VML takes top jobs in London following Y&R merger

It’s VML on top London-wise in the VLMY&R merger (as if the new name didn’t tell us so) with VML’s London MD Amanda Farmer in charge of the new entity with ECD Harsh Kapadia as ECD and Andy Ortner as head of strategy.

Y&R’s newish management team of CEO Paul Lawson, CCO Jon Birley and MD Katie Lee are considering their options. As is Y&R global president David Patton who’s lost out of the top job at Y&R globally to VML counterpart Eric Campbell.

If you’re going to do something like this it has to be radical and new WPP CEO Mark Read certainly has been. But you have to wonder about WPP’s powers of communication as Y&R London has recently been making a big hoo-ha about its plans, including hiring a new head of strategy from Iris just a week ago. Couldn’t someone at head office have told them?

But Y&R London has failed to fly since it made its expensive hirings and they seem to be paying the price for that, as has Patton. According to Campaign Y&R is about to lose its signature BBC account, which doesn’t leave much high profile business although it’s still an income earner.

Former Y&R CEO Jon Sharpe (below), displaced by Lawson who joined from Leo Burnett, is now ruling a rather larger roost as CEO of VMLY&R Europe. Tech-savvy Sharpe has done a good job at VML, helping to bring significant global business from Nestle and Baileys. Sharpe insists that creativity is just as important under the new regime.

Y&R London has been a big player on the UK scene for decades without occupying one of the top spots. It looked as though its buy of Rainey Kelly Campbell Roalfe would do the trick back in 1999 but then WPP bought it and things headed downhill. Up and coming James Murphy, David Golding and Ben Priest went off to set up adam&eve after a bitter court battle with then WPP CEO Sir Martin Sorrell and the agency never recovered.

Sorrell had visions of merging it with minority owned The&Partnership when it was pitching for biggest account Lloyds Bank (which went to A&E) but no-one at T&P seemed too keen. Sorrell is also thought to have mooted a VML/Y&R merger before he left.

The notion that such a mighty agency, one of the building blocks of Madison Avenue and significant in London, would be absorbed by a digital network which, although successful, few people had really heard of, is extraordinary. The biggest sign so far of the fabled tectonic plates in adland shifting.

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About Stephen Foster

Stephen is a former editor of Marketing Week and London Evening Standard advertising columnist. He wrote City Republic for Brand Republic and is a partner in communications consultancy The Editorial Partnership.

4 comments

  1. Sounds like WPP is having its own Draft/FCB moment. Loading a brand that nobody’s heard of outside of its own couple of offices onto a famous international network.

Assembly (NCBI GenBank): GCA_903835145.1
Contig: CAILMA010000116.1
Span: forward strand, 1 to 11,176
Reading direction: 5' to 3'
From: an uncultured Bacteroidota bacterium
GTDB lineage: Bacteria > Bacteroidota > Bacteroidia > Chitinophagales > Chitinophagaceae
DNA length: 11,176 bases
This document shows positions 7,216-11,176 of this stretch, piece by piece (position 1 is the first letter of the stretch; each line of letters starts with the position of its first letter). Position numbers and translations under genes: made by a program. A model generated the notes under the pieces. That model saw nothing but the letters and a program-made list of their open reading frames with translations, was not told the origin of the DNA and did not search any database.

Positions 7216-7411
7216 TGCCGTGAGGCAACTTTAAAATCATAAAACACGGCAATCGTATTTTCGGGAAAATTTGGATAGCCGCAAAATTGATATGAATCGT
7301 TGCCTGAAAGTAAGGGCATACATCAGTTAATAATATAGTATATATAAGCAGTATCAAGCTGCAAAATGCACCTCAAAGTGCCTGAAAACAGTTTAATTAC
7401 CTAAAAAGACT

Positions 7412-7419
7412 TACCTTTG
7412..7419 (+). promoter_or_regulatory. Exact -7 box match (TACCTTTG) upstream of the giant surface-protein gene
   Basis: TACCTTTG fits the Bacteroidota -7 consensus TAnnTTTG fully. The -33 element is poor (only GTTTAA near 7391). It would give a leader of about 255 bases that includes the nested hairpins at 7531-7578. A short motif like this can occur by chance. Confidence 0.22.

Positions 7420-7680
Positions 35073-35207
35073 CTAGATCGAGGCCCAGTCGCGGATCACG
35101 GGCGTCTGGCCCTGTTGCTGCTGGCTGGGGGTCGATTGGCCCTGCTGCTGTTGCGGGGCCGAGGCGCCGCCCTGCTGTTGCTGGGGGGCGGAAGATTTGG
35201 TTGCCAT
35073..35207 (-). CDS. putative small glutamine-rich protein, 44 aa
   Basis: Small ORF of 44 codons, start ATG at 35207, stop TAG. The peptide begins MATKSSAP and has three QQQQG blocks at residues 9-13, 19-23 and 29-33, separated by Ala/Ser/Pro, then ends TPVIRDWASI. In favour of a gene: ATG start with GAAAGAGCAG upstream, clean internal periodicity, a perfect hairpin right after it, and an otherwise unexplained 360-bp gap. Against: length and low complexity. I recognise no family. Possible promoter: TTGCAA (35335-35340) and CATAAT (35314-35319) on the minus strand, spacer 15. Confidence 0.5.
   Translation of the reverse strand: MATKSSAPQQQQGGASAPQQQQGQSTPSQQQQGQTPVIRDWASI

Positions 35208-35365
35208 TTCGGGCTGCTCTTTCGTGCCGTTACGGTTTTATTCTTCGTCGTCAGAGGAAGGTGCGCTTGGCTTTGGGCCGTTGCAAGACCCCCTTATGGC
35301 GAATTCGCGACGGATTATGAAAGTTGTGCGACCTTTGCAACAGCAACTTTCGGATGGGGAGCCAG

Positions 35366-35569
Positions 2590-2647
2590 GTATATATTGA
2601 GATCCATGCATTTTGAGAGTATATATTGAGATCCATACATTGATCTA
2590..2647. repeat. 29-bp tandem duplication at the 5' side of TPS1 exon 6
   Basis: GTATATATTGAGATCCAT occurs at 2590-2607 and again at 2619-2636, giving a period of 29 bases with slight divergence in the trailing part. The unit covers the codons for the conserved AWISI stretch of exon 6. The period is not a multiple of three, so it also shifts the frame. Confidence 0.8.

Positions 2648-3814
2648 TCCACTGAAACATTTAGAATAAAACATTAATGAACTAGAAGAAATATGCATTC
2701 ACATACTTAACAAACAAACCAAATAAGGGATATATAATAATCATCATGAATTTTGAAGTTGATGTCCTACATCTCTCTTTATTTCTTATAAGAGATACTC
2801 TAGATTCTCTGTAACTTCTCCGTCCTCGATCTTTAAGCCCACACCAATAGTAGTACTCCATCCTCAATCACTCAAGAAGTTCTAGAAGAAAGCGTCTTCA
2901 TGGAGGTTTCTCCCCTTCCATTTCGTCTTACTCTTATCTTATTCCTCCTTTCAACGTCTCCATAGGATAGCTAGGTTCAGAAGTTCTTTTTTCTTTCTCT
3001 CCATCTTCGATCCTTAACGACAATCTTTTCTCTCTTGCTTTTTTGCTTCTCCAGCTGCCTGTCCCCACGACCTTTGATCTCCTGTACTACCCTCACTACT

Good luck with that ….

  2. Shanghai61… The FCB – Draft merger was touted as creating the “Agency of the Future.” Yawn, fucking yawn. Apropos of nothing, my very first job in advertising was at Y&R London on Baker street, and my very first boss was Brian Palmer… Who?… Yeah, long before you were all born.

  3. George is right. The Mizzou hot shop might bring some lower-cost, digi-creds…but, without Obamacare feeding the health care space, not sure they have any growth left.

    This merger simply allows Read to drop an old world, irrelevant ad brand while getting rid of a LOAD of old world, irrelevant MDs and CDs moaning about shared desks and lost pencils at Columbus Circle. Seriously – Y&R hasn’t had a big moment since they hired Ann Fudge (the original diversity play) and we know how that ended. Poor Peter Stringham was never going to keep his former employer HSBC with their global powerhouse of airport jetways forever. Ok, so David Sable did bring back the Wunderman name, but then sat out the past few years micro-blogging about NYT ditties while Mark Read ticked the OpCo box and kept the big job.

    Let’s bet on what comes next: I’ll take Grey merging into Geometry, but they’ll call it a Black Box.

  4. Who?

    On the contrary, George, in the mid seventies I worked at Kingsley Manton & Palmer in Portland Place, opposite Broadcasting House. Sadly Palmer was gone by then – it was run by Len Heath, with Tony Bodinetz as CD.

    I fondly remember Len getting trapped in a malfunctioning lift the night before a pitch – with several breathless Account men running up and down the stairs trying to take instructions from him as he went up and down non-stop!

    It was a very large pitch that we won. The party in the basement conference room spilled so much champagne on the carpet that the underlying wooden parquet floor swelled up into a huge dome and had to be relaid. Those were the days!

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